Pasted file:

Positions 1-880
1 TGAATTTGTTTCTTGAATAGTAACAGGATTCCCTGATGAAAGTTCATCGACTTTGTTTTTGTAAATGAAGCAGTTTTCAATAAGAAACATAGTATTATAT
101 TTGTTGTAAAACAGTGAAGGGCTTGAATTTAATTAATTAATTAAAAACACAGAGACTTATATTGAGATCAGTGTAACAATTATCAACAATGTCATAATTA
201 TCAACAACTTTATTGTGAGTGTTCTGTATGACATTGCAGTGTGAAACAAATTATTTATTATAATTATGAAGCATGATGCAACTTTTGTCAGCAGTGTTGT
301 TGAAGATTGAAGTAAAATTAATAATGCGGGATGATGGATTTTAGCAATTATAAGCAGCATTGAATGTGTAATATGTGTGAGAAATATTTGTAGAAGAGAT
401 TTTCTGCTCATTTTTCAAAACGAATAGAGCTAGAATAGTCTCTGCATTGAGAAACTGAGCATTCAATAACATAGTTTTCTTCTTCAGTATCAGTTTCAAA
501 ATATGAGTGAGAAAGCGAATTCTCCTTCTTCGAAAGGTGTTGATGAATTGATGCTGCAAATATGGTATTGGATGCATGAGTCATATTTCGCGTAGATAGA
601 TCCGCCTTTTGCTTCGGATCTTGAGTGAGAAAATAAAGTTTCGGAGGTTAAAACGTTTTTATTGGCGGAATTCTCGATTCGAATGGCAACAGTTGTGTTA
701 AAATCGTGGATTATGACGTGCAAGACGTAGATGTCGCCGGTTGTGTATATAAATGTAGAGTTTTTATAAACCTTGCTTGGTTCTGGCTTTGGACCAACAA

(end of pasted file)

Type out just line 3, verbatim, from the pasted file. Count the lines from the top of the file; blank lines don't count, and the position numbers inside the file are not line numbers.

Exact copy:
101 TTGTTGTAAAACAGTGAAGGGCTTGAATTTAATTAATTAATTAAAAACACAGAGACTTATATTGAGATCAGTGTAACAATTATCAACAATGTCATAATTA